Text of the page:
4. Christmas Mountains

Christmas Mountains
The Christmas Mountains is one of the newest mountain ranges in Texas.


In Brewster County, Texas, there is a small group of mountains called the Christmas Mountains that are close to Big Bend National Park. The Christmas Mountains is one of the newest mountain ranges in the state that is accessible to the public. The Texas State University System owns the 9,270-acre land, which is accessible to members of the public and academic scholars looking into the region’s natural resources. Oak, mesquite, juniper, cacti, chaparral, and grasses grow in the region’s shallow, rocky soils.

5. Davis Mountains

Davis Mountains
The Davis Mountains are home to the McDonald Observatory, Texas’ most renowned astronomical location.

©Chance Horner/Shutterstock.com

The second-biggest desert on the North American continent encircles Texas’ largest mountain range. The Davis Mountains are a group of West Texas mountains close to Fort Davis. The Davis Mountains serve as an oasis of desert life and are home to the McDonald Observatory, Texas’ most renowned astronomical location. They are a well-liked location for camping and trekking, and the area is home to Davis Mountains State Park and Fort Davis National Historic Site. At Davis Mountains State Park, more than 277 bird species, including 10 hummingbird species, have been spotted. Black bears, mule deer, whitetail deer, elk, cougar, and other large creatures can be found in this area.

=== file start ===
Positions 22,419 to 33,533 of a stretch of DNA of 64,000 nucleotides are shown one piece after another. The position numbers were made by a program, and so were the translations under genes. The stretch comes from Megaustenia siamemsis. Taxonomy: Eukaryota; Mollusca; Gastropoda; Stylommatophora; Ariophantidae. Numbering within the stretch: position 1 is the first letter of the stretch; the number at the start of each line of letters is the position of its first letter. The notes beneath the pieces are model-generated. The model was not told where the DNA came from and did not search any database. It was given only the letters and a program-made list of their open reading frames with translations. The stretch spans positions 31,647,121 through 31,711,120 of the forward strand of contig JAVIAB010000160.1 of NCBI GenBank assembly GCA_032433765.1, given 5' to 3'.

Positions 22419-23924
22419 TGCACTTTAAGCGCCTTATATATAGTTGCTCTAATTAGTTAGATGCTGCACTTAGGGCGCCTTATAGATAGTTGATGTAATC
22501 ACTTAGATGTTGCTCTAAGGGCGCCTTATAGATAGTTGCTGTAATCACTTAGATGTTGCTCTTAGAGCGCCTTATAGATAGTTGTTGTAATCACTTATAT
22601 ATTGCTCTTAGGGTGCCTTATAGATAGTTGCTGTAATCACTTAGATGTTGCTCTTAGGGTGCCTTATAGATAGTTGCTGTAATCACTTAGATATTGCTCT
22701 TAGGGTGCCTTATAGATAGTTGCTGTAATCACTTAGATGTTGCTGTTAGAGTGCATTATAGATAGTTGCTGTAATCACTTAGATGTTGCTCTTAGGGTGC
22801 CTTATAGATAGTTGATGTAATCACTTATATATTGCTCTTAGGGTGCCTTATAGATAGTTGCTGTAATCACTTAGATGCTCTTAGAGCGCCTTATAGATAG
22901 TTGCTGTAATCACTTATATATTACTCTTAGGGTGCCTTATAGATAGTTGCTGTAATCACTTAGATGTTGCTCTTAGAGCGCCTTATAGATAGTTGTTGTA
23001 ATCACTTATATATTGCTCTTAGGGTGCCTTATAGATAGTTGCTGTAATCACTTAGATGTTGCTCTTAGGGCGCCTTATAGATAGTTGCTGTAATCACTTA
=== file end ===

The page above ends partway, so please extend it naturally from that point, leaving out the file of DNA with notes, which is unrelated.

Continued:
6. Delaware Mountains

Delaware Mountains Texas
The Delaware Mountains are a mountain range in the state of Texas, spanning part of Culberson County.

©Fredlyfish4 / CC BY-SA 3.0 – License